Mayor’s short visit to 911 center irresponsible

Published 12:00 am Sunday, November 15, 2015

Mayor George Flaggs Jr. made a mistake Friday when he visited the Vicksburg-Warren County 911 Communications Center. He left too early. Way too early.

The mayor’s visit was tied to a request by 911 director Chuck Tate’s request to the 911 Commission for more dispatchers. Something Flaggs has not supported.

His visit was scheduled for three hours Friday to get an idea of the communication center’s operations. He left after one hour, saying he had a better understanding of the center’s operations, praising the dispatchers and offering to consider money for two more dispatchers in the city’s fiscal 2017 budget.

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Thursday, the mayor toured the city’s fire stations with Fire Chief Charles Atkins in less than two hours.

But the dispatchers he left Friday afternoon said his one-hour visit wasn’t enough to understand how the center operates or to get a good handle on emergency communications. Flaggs, they said, needs to stay a full shift, put on a headset and listen to the radio traffic they hear and the calls that come into the center.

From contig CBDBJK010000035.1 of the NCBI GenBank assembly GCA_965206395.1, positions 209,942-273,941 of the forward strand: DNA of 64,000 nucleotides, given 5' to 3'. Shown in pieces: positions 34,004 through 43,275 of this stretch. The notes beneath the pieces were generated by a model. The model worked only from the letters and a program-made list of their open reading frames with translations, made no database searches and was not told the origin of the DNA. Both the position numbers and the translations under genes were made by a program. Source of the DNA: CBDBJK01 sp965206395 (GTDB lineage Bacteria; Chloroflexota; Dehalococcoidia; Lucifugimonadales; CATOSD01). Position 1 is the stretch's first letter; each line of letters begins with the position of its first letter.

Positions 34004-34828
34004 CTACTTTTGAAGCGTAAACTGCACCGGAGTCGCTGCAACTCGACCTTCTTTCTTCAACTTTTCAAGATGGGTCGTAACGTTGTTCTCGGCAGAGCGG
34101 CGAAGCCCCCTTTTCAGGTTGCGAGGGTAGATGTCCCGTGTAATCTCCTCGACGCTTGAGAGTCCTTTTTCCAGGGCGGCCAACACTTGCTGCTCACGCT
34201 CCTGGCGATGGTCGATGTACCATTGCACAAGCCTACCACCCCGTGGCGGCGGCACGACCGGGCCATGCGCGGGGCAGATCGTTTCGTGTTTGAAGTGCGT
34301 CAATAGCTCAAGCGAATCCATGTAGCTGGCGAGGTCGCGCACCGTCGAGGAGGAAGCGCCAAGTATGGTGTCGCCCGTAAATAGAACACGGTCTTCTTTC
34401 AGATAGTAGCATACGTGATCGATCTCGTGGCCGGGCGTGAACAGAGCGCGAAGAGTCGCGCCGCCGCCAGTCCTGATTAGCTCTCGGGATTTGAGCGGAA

“Our scheduled work day is 12 hours,” assistant 911 director Shane Garrard said. “To get a full grip on how 911 actually is, you have to be here for a 12-hour shift. I know that’s a lot to ask of a public official, but I felt like he could have given us eight hours instead of three and only here for one. That’s the only thing I have with it. We’re a 12-hour operation; at least give us eight hours, and plug in (to hear radio traffic).”

Garrard and the dispatchers are right. Like the fire and police departments, it is very hard to get a good understanding of how 911 operates by just spending an hour or two.

Unlike other city or county departments, emergency service and law enforcement employees work   unusual schedules. The issues and matters they deal with are unpredictable and can’t be put down in numbers or percentages. They could come on duty and work several hours or a day where nothing serious occurs, or start a quiet day that suddenly turns active with fires, crimes, accidents and other serious emergencies.

The only way to learn and to understand how emergency services work is to spend time with the men and women who have the duty. That means spending a full shift — or two or three — with them to learn how the systems work.

The visit to the fire stations and 911 are part of the mayor’s program to get a better understanding of how our government agencies operate.

That’s commendable, and something all elected officials should do. We’re sure the mayor has good intentions, but to get that understanding, he needs to do it right. He needs spend at least one full 12-hour shift at the communications center. He also needs to spend a day or two at one of the fire stations and make their runs as an observer.

But visiting an agency like 911 for one hour and saying you understand it is irresponsible and a slap in the face to the people to whom we entrust our safety.